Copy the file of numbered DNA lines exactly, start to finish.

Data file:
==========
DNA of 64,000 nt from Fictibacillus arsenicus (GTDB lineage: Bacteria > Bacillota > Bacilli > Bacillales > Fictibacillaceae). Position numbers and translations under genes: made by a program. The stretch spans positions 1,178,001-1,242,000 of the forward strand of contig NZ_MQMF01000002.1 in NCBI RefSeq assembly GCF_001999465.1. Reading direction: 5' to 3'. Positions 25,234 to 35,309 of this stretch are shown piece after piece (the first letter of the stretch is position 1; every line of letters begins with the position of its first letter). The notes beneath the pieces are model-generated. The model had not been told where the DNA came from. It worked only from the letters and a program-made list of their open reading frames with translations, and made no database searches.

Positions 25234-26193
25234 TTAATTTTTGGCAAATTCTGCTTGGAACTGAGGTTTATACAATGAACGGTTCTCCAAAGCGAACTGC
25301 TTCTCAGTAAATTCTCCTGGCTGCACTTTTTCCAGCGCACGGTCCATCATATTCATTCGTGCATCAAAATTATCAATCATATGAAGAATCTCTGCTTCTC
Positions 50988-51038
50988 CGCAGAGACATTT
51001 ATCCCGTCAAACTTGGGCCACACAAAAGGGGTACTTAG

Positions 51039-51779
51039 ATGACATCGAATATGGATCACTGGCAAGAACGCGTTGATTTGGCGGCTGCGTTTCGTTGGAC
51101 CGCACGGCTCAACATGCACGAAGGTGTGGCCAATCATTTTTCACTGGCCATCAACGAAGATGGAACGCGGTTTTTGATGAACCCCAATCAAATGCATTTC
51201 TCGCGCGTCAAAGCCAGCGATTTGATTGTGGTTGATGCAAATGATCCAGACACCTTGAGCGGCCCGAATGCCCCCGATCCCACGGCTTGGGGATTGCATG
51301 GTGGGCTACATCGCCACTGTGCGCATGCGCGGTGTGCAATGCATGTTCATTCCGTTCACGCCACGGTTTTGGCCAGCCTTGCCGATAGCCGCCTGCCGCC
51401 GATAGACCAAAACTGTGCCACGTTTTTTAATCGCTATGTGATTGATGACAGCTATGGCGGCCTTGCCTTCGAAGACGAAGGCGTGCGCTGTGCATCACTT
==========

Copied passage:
DNA of 64,000 nt from Fictibacillus arsenicus (GTDB lineage: Bacteria > Bacillota > Bacilli > Bacillales > Fictibacillaceae). Position numbers and translations under genes: made by a program. The stretch spans positions 1,178,001-1,242,000 of the forward strand of contig NZ_MQMF01000002.1 in NCBI RefSeq assembly GCF_001999465.1. Reading direction: 5' to 3'. Positions 25,234 to 35,309 of this stretch are shown piece after piece (the first letter of the stretch is position 1; every line of letters begins with the position of its first letter). The notes beneath the pieces are model-generated. The model had not been told where the DNA came from. It worked only from the letters and a program-made list of their open reading frames with translations, and made no database searches.

Positions 25234-26193
25234 TTAATTTTTGGCAAATTCTGCTTGGAACTGAGGTTTATACAATGAACGGTTCTCCAAAGCGAACTGC
25301 TTCTCAGTAAATTCTCCTGGCTGCACTTTTTCCAGCGCACGGTCCATCATATTCATTCGTGCATCAAAATTATCAATCATATGAAGAATCTCTGCTTCTC
Positions 50988-51038
50988 CGCAGAGACATTT
51001 ATCCCGTCAAACTTGGGCCACACAAAAGGGGTACTTAG

Positions 51039-51779
51039 ATGACATCGAATATGGATCACTGGCAAGAACGCGTTGATTTGGCGGCTGCGTTTCGTTGGAC
51101 CGCACGGCTCAACATGCACGAAGGTGTGGCCAATCATTTTTCACTGGCCATCAACGAAGATGGAACGCGGTTTTTGATGAACCCCAATCAAATGCATTTC
51201 TCGCGCGTCAAAGCCAGCGATTTGATTGTGGTTGATGCAAATGATCCAGACACCTTGAGCGGCCCGAATGCCCCCGATCCCACGGCTTGGGGATTGCATG
51301 GTGGGCTACATCGCCACTGTGCGCATGCGCGGTGTGCAATGCATGTTCATTCCGTTCACGCCACGGTTTTGGCCAGCCTTGCCGATAGCCGCCTGCCGCC
51401 GATAGACCAAAACTGTGCCACGTTTTTTAATCGCTATGTGATTGATGACAGCTATGGCGGCCTTGCCTTCGAAGACGAAGGCGTGCGCTGTGCATCACTT